See that brown thread on the left? Yep, that’s the bobbin thread.
This method is better than the one used on the Dawns though, as you can see exactly where the edge of the folded fabric lip is in order to make sure your topstitching stays on track – when it’s on the inside, you’re sort of relying on your folding being precisely on point – which mine isn’t. So I much prefer this way.
I was slightly confused on the flat fell instructions for the yoke – in some of the diagrams, the topstitching is above the seam between the yoke and the back leg, but the written instructions seem to tell you to topstitch below that seam 🤷🏻♀️ I’ve put mine below the seam (so, on the back leg piece rather than the yoke piece), which I’ve no idea whether it’s actually correct or not but it looks fine so I’m going with it!
**that picture above is the same method of flat-felling as the Dawns – the bulk of the fold is on the inside. See how wonky-donkey that lower row of topstitching is? Yep, that’s pretty much how the entire insides of my Dawns look 👀**
Usually, I would expect the belt loops to have the bottom edge sewn into the waistband (to enclose one of the raw edges) but this isn’t the case with the Quadras – both the top and bottom edges are attached with bartacks. Next time I will sew the bottom raw edge into the waistband seam, to give a neat finish on at least one of the two edges of the loop 😂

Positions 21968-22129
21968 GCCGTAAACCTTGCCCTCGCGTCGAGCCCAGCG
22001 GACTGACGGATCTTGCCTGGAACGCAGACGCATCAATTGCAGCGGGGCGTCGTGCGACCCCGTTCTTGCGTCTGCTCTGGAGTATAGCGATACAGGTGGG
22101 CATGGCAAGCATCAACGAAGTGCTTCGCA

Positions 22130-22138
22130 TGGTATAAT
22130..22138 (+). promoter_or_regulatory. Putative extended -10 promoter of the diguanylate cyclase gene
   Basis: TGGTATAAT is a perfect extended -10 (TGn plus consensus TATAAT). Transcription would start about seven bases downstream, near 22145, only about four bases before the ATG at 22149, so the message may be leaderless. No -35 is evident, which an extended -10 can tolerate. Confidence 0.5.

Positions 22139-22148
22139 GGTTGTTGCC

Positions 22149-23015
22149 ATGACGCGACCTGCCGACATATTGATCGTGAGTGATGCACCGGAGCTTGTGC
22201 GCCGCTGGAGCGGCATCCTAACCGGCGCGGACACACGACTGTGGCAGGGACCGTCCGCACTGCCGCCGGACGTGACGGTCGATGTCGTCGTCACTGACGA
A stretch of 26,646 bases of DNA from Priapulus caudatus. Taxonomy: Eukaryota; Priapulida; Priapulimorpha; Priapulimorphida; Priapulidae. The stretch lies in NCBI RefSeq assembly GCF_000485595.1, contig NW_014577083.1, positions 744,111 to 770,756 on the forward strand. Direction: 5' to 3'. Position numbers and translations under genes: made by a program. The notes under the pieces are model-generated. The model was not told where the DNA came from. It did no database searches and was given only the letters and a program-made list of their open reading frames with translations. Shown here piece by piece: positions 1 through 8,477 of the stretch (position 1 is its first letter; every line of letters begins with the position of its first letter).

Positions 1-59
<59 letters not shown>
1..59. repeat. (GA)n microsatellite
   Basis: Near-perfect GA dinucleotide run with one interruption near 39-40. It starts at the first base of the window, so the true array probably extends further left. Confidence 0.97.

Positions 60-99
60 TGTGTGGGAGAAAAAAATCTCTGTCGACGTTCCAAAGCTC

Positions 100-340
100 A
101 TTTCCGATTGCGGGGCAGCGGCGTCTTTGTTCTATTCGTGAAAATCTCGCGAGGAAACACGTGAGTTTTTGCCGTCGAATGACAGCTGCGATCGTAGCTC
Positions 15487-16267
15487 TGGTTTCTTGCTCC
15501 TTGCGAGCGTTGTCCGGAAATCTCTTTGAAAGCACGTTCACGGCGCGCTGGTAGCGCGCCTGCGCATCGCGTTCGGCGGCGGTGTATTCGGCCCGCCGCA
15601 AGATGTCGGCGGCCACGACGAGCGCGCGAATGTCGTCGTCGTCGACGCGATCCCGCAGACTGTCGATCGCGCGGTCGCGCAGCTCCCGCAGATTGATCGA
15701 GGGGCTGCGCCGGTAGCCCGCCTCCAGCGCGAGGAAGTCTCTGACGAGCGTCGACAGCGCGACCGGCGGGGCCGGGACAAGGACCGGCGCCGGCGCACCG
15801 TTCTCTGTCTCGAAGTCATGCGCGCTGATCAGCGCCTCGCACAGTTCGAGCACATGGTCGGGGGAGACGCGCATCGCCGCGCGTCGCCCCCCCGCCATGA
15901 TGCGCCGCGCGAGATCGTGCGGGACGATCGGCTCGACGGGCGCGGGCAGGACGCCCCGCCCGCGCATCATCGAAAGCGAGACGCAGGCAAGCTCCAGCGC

Despite it not being suggested in the instructions, I installed rivets – but only on the front pockets, as I thought they would look weird on the back pockets because of the nice topstitching around the edge. BTW, it’s a pain in the arse to make the holes for rivets, and you are FO SHO going to want an awl (sharp pointy stick that you could literally take your eye out with) to help with this.
I knew that I would have to turn up the legs for the husbeast, but I wasn’t sure by how much – so I decided to make the jeans full length as written, and then have him try them on. Once we’d determined how much needed to be chopped off, I’d make the adjustment on the pattern pieces for future makes. I took three inches off the leg in the end – for reference, the husbeast is about 5’5″ and usually wears a 30 inch inside leg.
This was, unexpectedly, a really enjoyable sew. Jeans used to totally scare me but these were awesome! There was one thing that really bothered me about this pattern though: you are instructed to cut and interface two fly extension pieces, but then when you come to sew the fly they tell you to discard one. What a waste of time and interfacing! I’d rather they just told me right at the start that I only needed to cut one. I know it can be easier to cut two if you’ve already got your fabric folded or whatever, but I really don’t mind unfolding it to cut just one. Especially don’t tell me to interface both of them and then throw it away – I’ve wasted not only fabric (which okay, I probably have some spare of) but also interfacing (which I might not have had so much of). Rant over. (A justified rant though, I feel).
But I’ll make a note that I only need to cut one, because I will be making another pair – probably in the size 28 rather than 30 because they’re a little large on the husbeast who cycles 25 miles a day to the office 😆
Even though I cycle as well (though slightly less distance and only half the amount of days, admittedly), I don’t seem to have the problem that my clothes are too big 🤔 The opposite problem, in fact… though this could be down, in part, to my love of pizza 🍕 Maybe. 😂
Enjoy some pictures of the husbeast’s legs 👀
On the blog next week – my trial run of the Wardrobe By Me Amelia Bomber Jacket! 🧥 Subscribe below to have it drop straight into your inbox 🙌🏻